After a great day of tasting quality beer, the Beer Goddess and I took off for home, stopping along the way at Blue Mountain Brewery for a final pint and a bite. It was here that I was able to drop a little water on my burger drought with the brewpub’s special, the aptly named Hangover Burger.

This tasty concoction featured an almost-properly cooked burger (it was closer to medium than medium rare) with the usual lettuce, onion, and tomato. But this burger special came with a fried egg (over easy) and bacon on top. And while it might not sound terribly appetizing, and it certainly wasn’t a photogenic meal because I tried several times, it was yum to the yumth degree.

So here’s to the best of Virginia Craft Brewers, along with a special salute to The Admiral, as well as a tip of the hat to the best burger I’ve had in months. You all have plenty of reasons to be proud.

— Eric Van Steenburg

Living in Craft Beer Country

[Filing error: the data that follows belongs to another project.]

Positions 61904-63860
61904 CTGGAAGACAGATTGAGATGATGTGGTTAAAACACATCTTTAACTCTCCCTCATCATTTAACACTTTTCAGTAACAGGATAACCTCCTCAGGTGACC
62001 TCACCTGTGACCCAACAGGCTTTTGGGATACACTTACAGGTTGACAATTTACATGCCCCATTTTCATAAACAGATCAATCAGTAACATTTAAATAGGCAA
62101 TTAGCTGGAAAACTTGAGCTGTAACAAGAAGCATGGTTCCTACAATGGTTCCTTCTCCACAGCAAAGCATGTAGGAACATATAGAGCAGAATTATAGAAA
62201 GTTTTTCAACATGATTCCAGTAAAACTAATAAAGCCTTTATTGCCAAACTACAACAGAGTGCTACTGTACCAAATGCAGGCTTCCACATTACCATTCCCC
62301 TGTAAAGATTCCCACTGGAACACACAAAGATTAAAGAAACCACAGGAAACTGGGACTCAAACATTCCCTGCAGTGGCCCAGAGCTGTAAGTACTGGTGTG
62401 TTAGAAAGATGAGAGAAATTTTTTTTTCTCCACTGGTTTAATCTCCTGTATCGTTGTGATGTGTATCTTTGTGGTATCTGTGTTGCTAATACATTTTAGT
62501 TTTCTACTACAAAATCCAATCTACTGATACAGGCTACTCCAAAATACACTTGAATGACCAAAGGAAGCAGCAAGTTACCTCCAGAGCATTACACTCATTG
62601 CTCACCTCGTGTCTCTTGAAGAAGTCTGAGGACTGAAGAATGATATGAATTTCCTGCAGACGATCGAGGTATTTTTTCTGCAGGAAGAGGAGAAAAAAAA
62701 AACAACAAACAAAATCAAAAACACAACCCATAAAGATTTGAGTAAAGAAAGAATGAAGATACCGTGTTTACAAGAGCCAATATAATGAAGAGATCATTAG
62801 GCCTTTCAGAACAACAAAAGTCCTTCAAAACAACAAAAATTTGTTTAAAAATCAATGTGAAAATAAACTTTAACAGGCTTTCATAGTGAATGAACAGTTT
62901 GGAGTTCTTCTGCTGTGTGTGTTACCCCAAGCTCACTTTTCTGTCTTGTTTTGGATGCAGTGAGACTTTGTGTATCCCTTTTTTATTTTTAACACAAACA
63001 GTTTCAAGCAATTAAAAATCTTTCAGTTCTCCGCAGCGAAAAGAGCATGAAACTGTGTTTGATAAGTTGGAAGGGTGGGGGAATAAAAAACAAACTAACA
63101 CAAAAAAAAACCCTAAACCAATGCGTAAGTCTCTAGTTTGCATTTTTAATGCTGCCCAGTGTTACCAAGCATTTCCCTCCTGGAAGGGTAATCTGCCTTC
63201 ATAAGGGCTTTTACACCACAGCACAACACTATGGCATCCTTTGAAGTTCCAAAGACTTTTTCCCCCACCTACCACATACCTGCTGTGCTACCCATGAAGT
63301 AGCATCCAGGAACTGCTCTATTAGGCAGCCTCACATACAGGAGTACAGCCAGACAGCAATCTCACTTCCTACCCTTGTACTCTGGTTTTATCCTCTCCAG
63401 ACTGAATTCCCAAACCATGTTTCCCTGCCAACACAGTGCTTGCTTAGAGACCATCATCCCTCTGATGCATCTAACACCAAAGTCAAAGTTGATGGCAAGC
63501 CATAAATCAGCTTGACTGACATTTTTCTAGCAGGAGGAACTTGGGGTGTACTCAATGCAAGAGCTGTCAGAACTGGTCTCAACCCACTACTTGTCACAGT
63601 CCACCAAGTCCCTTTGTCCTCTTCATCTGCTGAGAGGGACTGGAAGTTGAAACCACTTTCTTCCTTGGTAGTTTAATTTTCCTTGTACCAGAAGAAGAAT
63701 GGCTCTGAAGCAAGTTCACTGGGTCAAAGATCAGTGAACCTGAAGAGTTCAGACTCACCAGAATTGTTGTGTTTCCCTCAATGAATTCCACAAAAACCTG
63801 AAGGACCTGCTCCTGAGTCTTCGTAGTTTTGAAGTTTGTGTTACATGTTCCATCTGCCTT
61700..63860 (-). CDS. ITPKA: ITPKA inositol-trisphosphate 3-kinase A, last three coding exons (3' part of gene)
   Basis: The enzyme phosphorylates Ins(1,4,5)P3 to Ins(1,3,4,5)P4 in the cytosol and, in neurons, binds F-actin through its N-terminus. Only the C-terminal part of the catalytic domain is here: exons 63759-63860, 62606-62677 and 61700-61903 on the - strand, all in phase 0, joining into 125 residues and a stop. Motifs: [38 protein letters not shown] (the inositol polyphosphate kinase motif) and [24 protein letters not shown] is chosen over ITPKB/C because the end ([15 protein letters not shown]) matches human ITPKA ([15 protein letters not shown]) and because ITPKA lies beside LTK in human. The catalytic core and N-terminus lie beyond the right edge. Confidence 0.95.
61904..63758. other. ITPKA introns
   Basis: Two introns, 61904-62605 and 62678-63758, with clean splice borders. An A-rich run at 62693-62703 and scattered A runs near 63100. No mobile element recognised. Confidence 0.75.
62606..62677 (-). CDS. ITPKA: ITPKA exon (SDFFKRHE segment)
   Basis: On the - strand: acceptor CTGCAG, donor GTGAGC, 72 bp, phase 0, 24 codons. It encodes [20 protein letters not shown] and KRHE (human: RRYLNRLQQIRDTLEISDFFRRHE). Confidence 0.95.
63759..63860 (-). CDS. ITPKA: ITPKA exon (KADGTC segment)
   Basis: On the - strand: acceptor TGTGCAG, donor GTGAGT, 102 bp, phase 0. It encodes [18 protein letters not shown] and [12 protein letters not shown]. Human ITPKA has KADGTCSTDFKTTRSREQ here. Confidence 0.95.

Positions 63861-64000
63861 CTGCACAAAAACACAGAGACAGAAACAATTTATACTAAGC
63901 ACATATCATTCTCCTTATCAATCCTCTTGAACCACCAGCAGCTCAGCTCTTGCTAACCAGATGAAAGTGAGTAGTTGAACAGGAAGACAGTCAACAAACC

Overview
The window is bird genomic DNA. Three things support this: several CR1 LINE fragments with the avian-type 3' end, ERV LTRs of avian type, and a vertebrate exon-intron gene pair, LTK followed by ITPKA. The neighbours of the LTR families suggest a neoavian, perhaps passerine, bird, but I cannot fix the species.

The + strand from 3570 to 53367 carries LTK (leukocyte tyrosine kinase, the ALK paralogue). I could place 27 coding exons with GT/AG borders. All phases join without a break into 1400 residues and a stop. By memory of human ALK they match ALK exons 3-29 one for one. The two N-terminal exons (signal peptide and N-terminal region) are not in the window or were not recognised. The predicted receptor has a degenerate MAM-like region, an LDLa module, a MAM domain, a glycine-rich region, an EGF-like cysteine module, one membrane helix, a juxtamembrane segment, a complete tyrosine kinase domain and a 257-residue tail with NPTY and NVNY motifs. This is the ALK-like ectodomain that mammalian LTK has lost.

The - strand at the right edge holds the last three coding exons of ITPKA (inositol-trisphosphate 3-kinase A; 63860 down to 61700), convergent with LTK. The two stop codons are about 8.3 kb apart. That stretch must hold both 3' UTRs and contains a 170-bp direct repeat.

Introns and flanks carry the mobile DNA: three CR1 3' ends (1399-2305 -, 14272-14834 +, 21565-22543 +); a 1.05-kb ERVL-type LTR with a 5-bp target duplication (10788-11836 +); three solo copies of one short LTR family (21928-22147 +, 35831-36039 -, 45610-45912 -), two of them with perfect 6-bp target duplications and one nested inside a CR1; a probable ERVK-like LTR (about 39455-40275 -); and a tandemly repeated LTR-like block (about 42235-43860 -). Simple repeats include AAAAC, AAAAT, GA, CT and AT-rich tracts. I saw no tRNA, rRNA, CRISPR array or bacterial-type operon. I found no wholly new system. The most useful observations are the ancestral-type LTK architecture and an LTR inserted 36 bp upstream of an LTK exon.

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I’ve been to a lot of concerts in my life. Started in 1978 when my parents were foolish enough to let me attend the KISS concert in Kansas City. Of course, they were the ones who fostered a love of music in me, so they only have themselves to blame. Between that first show 36 years ago and the one I went to last week, I also worked at a trade magazine covering the concert touring industry. So I can’t begin to accurately count the number of concerts I’ve seen.

Linkin Park shares a craft beer with me at Jiffy Lube Live in Northern Virginia.
Linkin Park shares a craft beer with me for my birthday last week at Jiffy Lube Live in NOVA.

However, last week at the show featuring Linkin Park, Thirty Seconds to Mars and AFI, I saw something I’d never seen before — craft beer at an alternative rock concert. I had my choice of the Star Hill Grateful American pale ale, the Sweetwater 420 extra pale ale, or the Devil’s Backbone Vienna Lager, winner of the 2012 Gold World Beer Cup and 2009 Great American Beer Festival Silver Medal. Can you guess which one I had? (Did I mention that the Devil’s Backbone is an award winner?)